Circling the Drain: Sussing out parasitic drains requires a multimeter and creative sleuthing
Joe Boyle writes: I have a 1973 Mercedes 450SL and my wife has an ’89 500SL. The batteries in both cars run down when they’re parked for a week. How do I fix them?
What you’re describing is called a parasitic drain. You can measure the drain with an ammeter (a multimeter configured to measure current), pull fuses until you see it drop, and check the electrical systems on that fuse. This works well on vintage cars, but it’s less effective on modern cars with control modules and dozens of fuses.
I recommend installing a cutoff switch on the negative terminal of the battery. This allows you to easily disconnect the battery while the car is sitting so it won’t run down, but it also facilitates amperage measurement with a multimeter. Most modern meters have a 10-amp fuse, which should be enough for the drain measurement. Clamp one probe on each side of the cutoff switch.
Now, with the engine and all accessories switched off, flip the switch to disconnect the battery and force all current to flow through the multimeter. Note the reading, which may be displayed in amps or milliamps. Ideally, you’ll see less than 50 milliamps. If it’s substantially more, like hundreds of milliamps, you have a non-trivial drain. If it’s single numbers of amps or more, you have a big drain, possibly from a seized electric motor.
Before you begin pulling fuses, disconnect and tape all wires and connectors to the alternator and repeat the test. If the measurement is substantially lower, the alternator may have a bad diode. Next, check to see if any aftermarket systems such as amplifiers have been wired directly to the positive terminal of the battery. If the car has a power antenna, disconnect it. Make sure that interior, trunk, and underhood lights aren’t on and that nothing is plugged into the cigarette lighter.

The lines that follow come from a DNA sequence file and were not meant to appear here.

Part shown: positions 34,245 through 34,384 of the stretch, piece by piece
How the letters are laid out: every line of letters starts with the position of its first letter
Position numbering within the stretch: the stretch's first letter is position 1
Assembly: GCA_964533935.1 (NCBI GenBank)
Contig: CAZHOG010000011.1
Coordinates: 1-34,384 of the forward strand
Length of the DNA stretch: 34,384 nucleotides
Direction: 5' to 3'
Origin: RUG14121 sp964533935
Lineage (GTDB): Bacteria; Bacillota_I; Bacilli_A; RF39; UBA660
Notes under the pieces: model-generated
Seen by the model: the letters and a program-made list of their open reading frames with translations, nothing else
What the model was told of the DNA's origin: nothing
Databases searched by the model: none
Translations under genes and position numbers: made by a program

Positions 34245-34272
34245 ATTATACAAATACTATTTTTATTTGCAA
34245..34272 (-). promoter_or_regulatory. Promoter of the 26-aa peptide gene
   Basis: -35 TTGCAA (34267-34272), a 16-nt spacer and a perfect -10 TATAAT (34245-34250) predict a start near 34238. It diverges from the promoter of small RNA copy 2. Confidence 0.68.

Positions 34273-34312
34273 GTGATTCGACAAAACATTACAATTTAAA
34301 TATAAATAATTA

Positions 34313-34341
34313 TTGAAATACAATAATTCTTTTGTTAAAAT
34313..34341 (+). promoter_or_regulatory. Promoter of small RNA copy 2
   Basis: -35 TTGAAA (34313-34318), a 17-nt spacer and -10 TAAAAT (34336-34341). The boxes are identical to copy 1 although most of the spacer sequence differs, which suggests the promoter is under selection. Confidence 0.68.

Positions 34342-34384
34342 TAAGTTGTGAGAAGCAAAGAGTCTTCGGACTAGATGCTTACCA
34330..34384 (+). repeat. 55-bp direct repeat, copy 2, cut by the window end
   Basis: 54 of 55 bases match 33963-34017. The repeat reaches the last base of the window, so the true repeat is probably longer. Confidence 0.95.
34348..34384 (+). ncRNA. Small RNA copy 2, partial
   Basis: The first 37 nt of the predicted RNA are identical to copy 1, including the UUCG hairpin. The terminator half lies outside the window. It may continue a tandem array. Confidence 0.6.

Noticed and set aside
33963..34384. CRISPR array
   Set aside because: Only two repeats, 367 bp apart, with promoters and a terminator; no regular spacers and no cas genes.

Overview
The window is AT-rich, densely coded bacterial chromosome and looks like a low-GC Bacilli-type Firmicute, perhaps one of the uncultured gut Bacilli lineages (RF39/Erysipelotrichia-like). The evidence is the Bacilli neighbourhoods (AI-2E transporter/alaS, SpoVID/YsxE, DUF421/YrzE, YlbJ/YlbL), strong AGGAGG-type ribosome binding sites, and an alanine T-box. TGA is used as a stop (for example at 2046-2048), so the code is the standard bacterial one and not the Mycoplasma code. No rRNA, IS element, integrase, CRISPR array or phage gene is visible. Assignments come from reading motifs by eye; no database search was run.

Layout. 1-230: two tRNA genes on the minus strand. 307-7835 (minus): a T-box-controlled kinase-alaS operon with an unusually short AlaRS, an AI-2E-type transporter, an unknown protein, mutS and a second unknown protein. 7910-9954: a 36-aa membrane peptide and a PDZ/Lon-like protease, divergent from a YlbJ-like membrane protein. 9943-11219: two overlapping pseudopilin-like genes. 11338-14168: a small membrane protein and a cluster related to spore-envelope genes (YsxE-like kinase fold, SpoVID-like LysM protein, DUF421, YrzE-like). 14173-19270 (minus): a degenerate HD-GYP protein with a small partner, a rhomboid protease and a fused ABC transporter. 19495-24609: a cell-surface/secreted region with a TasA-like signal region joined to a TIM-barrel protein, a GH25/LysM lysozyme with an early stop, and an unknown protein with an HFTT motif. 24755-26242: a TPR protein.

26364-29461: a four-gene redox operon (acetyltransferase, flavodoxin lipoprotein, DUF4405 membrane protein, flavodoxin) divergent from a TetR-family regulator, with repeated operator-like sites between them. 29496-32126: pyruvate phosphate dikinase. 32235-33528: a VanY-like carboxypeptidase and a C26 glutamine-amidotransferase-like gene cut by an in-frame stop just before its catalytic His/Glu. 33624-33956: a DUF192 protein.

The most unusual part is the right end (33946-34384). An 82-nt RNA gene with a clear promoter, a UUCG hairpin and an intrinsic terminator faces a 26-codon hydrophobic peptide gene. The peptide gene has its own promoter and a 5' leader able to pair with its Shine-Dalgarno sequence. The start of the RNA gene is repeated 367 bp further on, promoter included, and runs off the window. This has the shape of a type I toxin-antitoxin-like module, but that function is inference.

Your ’73 likely has a small number of fuses, so pull them one at a time and see if the reading changes. If it does, consult the owner’s manual and a wiring diagram to see which systems are on that fuse, and disconnect them one at a time. If that’s not productive, disconnect the battery, unbolt the fuse box, lift it up, and see for yourself what’s actually connected to that fuse, as it’s quite possible that a non-stock system was added.
In the ’89, finding a parasitic drain is more challenging, as it probably has many more fuses, in multiple locations, and systems may have more than one fuse. Start by searching for “battery drain” on a web forum dedicated to your car to see if it unearths a common problem. Be aware that the control modules in modern cars are supposed to go to sleep after the doors are locked, but the process may take between 15 minutes and an hour, so you’ll need to watch to confirm that the amperage reading drops. If it doesn’t, the problem could be that a module isn’t going to sleep, which in turn could be because a door, trunk, or hood sensor isn’t registering closure, or a lock servo is remaining on. A good marque-specific scan tool can pull codes that may identify which module isn’t sleeping and why, but it can still take a lot of sleuthing. And in the end, the answer may still be that this electronics-laden model needs a trickle charger if it’s not driven weekly.